Sunday, June 29, 2014
Tales from the Darkside: Trick or Treat
That miser is Gideon Hackles, played by Barnard Hughes. A store owner, Hackles has the perfect name for a greedy, Scrooge-like businessman who, in a manner of speaking, shackles the farmers of the valley he lives in. Almost everyone in the town owes him money, and he uses that leverage to control their lives. Every Halloween, he has the children of his debtors come to his house, where they are given a chance to erase their parents' debts if they find the stack of IOUs he's hidden in the house, and Hackles enjoys terrifying the young children with his elaborate tricks, traps, and contraptions. But on this particular Halloween, a witch turns up to terrorize Hackles, and it isn't long before she uses his money to show him that if he wants to, he really can take it with him.
Many villains in these short stories usually have one bad trait to define them. Hackles has several. He's greedy, he enjoys controlling adults, and he enjoys preying on young people. This is illustrated a number of ways from how he clutches his bags of money, to how he charges his accountant for a cup of coffee, and the fact he threatens to increase monthly debt payments for those parents who refuse to allow their children to trick or treat at his house. This is a man who enjoys profiting off other people's suffering, whether it be monetarily or just for his own jollies.
Before the witch shows up, we see several children try and fail to find the hidden IOUs. Hackle's house is a dark, foreboding place that he has rigged with different tricks that he triggers from a hidden room. While hidden, he taunts the children through some speaker system and relishes it each time they run screaming from the house. We see him send a plastic bat flying through the air, launch a pop skeleton, and maneuver a stuffed bear from around a corner to surprise the kids. When the witch shows up, she turns the gags against Hackles, summoning up real ghouls in their place. And worst of all, she scatters all the IOUs and his money into the air, and he chases after, trying his best to catch them all, not realizing until it's too late that the witch has led him to straight to Hell, where the Devil tells him he's getting warmer, just as Hackles had taunted the kids.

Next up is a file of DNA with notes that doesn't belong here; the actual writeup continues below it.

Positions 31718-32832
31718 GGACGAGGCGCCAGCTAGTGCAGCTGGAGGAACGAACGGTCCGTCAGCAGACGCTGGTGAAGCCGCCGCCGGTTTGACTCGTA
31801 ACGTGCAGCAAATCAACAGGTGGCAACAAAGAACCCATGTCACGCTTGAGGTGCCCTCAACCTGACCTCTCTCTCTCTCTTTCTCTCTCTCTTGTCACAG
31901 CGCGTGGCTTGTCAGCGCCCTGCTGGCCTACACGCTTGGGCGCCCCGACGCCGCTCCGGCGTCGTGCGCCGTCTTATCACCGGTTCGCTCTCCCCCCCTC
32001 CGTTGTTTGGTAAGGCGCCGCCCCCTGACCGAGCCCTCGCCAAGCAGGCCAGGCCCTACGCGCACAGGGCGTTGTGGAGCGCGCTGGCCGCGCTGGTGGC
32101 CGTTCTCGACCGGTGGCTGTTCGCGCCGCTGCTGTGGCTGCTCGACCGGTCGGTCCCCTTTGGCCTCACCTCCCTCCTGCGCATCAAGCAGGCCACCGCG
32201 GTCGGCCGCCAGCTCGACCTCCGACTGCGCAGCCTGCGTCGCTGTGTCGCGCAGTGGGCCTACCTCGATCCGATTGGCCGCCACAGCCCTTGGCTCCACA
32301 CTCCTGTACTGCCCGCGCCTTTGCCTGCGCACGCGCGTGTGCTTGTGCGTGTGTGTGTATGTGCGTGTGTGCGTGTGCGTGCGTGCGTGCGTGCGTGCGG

Romero's script is littered with some clever, unexpected touches. One father, established as especially desperate that he states he toughened his son up with "the belt," looks like he'll get angry when the boy fails; instead, he hugs him. Balaban also uses the camera in an effective manner, filming the kids from high angles so we look down on the frightened kids as they traverse house, reinforcing Hackle's status above these families from an economic perspective and he looks down on them. When the witch shows up and starts levitating, she's filmed from below so she looms over Hackles, demonstrating how he's now on the bottom rung of the ladder.
"Trick or Treat" is a great start to the series. The makeup on the witch and other ghouls is well done and creepy, the story and characterization is tight, and the moral, social message about greed, cruelty, and how the rich exploit the poor is done in dramatic way that doesn't come off as preachy or obtrusive. A fine start, indeed.